The present work shows that U-HFD did not impair the cardiovascular parameters analyzed.
PMCID: PMC3006103  PMID: 21165364
Cardiovascular; High-fat diet; Obesity; Unsaturated fatty acid
12.  Recurrent myopericarditis with extensive ulcerative colitis 
The Canadian Journal of Cardiology  2010;26(10):549-550.
A 26-year-old man with ulcerative colitis was independently evaluated in different emergency rooms on two occasions, separated by six years, for episodes of severe chest pain consistent with myopericarditis. Cardiac enzyme and electrocardiographic changes were accompanied by extensive colonic inflammatory changes. Treatment with corticosteroids led to resolution. While his cardiac findings were initially believed to be caused by a previously reported drug hypersensitivity to mesalamine (5-aminosalicylate), sulphasalazine was tolerated. Recurrent myopericarditis with ulcerative colitis appears to be rare, but responsive to steroids. It may occur more often than is currently appreciated and may lead to fatal arrhythmias or cardiac failure.
PMCID: PMC3006104  PMID: 21165365
5-Aminosalicylates; Inflammatory bowel disease; Myocarditis; Pericarditis; Ulcerative colitis
13.  The accuracy of the physical examination for the detection of lower extremity peripheral arterial disease 
The Canadian Journal of Cardiology  2010;26(10):e346-e350.
Peripheral arterial disease (PAD) is a major risk factor for adverse cardiovascular events. There has been a definite push for wider use of the ankle-brachial index (ABI) as a simple screening tool for PAD. Perhaps this has occurred to the detriment of a thorough physical examination.
To assess the accuracy of the physical examination to detect clinically significant PAD compared with the ABI.
PADfile, the PAD module of CARDIOfile (the Kingston Heart Clinic’s cardiology database [Kingston, Ontario]), was searched for all patients who underwent peripheral arterial testing. Of 1619 patients, 1236 had all of the necessary data entered. Patients’ lower limbs were divided into two groups: those with a normal ABI between 0.91 and 1.30, and those with an abnormal ABI of 0.90 or lower. Peripheral pulses were graded as either absent or present. Absent was graded as 0/3, present but reduced (1/3), normal (2/3) or bounding (3/3). Femoral bruits were graded as either present (1) or absent (0). Using the ABI as the gold standard, the sensitivity, specificity, negative predictive value (NPV), positive predictive value and overall accuracy were calculated for the dorsalis pedis pulse, the posterior tibial pulse, both pedal pulses, the presence or absence of a femoral bruit and, finally, for a combination of both pedal pulses and the presence or absence of a femoral bruit.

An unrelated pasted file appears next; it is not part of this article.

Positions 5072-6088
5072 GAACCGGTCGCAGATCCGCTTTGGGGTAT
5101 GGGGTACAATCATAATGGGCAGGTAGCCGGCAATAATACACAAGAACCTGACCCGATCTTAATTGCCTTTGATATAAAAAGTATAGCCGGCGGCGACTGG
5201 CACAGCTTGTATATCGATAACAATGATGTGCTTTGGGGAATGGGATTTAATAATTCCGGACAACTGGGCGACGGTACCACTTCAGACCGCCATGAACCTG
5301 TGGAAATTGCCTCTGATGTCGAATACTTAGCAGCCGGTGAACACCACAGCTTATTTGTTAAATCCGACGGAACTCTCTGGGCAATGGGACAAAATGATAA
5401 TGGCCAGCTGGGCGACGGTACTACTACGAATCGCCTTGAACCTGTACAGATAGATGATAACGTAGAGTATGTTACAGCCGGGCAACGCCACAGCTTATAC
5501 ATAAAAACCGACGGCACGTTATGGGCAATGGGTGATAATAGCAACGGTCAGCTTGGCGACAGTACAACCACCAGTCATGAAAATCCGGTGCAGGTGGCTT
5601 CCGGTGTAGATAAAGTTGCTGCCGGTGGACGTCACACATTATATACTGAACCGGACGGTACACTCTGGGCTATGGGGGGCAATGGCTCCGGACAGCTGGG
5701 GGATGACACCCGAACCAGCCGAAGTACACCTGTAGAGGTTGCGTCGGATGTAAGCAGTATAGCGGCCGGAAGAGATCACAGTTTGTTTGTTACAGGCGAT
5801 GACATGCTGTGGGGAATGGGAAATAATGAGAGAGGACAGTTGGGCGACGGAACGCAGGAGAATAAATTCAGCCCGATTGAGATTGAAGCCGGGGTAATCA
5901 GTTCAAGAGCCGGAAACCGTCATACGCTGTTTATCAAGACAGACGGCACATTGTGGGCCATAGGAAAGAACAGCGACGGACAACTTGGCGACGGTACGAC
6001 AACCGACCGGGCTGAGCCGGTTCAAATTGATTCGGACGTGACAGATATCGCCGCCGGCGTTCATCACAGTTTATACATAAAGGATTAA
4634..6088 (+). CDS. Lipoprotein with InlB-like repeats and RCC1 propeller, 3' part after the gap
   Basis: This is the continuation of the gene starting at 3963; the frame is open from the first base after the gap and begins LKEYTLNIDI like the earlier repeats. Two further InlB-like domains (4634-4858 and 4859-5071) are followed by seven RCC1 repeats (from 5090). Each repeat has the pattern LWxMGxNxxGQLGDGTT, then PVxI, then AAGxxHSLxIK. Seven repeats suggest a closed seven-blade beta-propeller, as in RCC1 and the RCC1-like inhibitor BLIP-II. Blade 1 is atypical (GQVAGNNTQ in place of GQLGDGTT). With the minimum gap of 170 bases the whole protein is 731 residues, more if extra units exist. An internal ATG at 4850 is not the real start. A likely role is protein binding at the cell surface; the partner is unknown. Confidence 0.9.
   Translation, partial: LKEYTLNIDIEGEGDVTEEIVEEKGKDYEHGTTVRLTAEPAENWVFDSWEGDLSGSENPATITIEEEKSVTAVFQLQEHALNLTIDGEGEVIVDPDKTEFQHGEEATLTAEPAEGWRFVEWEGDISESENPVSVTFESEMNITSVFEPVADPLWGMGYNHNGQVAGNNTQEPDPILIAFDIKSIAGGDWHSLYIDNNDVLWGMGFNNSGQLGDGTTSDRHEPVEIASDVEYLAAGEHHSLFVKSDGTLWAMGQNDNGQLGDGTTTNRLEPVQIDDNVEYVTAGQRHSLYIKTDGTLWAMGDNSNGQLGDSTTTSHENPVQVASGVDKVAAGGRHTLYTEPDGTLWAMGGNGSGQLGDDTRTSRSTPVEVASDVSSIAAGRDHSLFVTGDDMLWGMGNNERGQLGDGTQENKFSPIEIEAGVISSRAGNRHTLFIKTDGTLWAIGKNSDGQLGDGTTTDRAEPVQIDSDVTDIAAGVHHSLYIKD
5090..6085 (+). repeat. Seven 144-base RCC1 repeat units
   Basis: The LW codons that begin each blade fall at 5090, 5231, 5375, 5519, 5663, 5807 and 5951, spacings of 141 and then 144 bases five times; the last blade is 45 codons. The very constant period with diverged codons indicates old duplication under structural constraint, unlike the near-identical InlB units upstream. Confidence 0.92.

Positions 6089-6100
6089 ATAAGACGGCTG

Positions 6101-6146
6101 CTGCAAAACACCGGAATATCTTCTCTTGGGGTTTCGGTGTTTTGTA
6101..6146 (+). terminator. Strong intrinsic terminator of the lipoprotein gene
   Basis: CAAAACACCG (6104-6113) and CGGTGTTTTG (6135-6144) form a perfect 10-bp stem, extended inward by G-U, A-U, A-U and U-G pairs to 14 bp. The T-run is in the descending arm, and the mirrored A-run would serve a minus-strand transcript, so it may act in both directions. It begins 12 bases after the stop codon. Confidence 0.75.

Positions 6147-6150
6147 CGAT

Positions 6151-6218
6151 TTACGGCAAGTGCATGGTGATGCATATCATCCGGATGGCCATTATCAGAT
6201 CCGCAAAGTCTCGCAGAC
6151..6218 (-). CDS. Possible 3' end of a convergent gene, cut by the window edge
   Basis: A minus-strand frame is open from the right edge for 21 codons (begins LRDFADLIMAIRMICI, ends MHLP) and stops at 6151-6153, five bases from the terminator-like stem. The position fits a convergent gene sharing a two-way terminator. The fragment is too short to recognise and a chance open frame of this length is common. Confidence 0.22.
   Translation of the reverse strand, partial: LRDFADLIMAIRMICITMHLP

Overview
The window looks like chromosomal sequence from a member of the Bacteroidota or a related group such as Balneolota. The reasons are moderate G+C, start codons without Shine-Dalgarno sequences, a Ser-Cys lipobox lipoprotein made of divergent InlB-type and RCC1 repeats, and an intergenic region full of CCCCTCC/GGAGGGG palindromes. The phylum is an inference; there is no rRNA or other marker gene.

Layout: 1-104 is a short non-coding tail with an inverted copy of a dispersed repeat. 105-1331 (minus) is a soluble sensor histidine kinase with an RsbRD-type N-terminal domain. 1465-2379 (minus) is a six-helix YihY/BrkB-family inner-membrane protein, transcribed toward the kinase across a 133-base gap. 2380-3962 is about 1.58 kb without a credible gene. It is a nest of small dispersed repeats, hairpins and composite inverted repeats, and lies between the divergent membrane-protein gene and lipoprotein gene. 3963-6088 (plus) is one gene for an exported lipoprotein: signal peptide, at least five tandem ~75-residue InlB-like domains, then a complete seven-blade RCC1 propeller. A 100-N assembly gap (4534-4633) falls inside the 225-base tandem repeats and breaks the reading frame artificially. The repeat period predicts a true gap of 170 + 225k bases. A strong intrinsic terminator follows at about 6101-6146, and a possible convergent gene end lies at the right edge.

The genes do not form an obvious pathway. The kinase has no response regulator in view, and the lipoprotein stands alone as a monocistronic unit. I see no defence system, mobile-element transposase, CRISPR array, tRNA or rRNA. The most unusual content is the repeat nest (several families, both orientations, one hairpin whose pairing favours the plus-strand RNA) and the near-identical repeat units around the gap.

In 1236 patients who underwent PAD testing and who underwent a complete peripheral vascular physical examination (all dorsalis pedis and posterior tibial pulses palpated and auscultation for a femoral bruit), the sensitivity, specificity, NPV, positive predictive value and accuracy for PAD were 58.2%, 98.3%, 94.9%, 81.1% and 93.8%, respectively.
The clinical examination of the peripheral arterial foot pulses and the auscultation for a femoral bruit had a high degree of accuracy (93.8%) for the detection or exclusion of PAD compared with the ABI using the cut-off of 0.90 or lower. If both peripheral foot pulses are present in both lower limbs and there are no femoral bruits, the specificity and NPV of 98.3% and 94.9%, respectively, make the measurement of the ABI seem redundant. The emphasis in PAD detection should be redirected toward encouraging a thorough physical examination.
PMCID: PMC3006105  PMID: 21165366
Ankle-brachial index; Peripheral arterial disease; Physical examination
14.  Toxic shock syndrome: A rare complication to enhanced external counterpulsation 
The Canadian Journal of Cardiology  2010;26(10):e351-e352.
Enhanced external counterpulsation (EECP) is known to reduce angina pectoris in patients in whom revascularization is not possible. The therapy is associated with few adverse effects. A case with a previously unknown complication – toxic shock syndrome – that occurred twice in an EECP-treated patient is described. Toxic shock syndrome initially resembles the state of septic shock. Early recognition of the syndrome and initiation of therapy is of vital importance to prevent rapid progression and a possibly fatal outcome. Awareness of this condition among cardiologists offering EECP is essential.
PMCID: PMC3006106  PMID: 21165367
EEC; Enhanced external counterpulsation; Toxic shock syndrome; TSS
15.  Echocardiographic tools for pacemaker optimization of ventricular function in an infant following surgical repair for double outlet right ventricle 
The Canadian Journal of Cardiology  2010;26(10):e353-e355.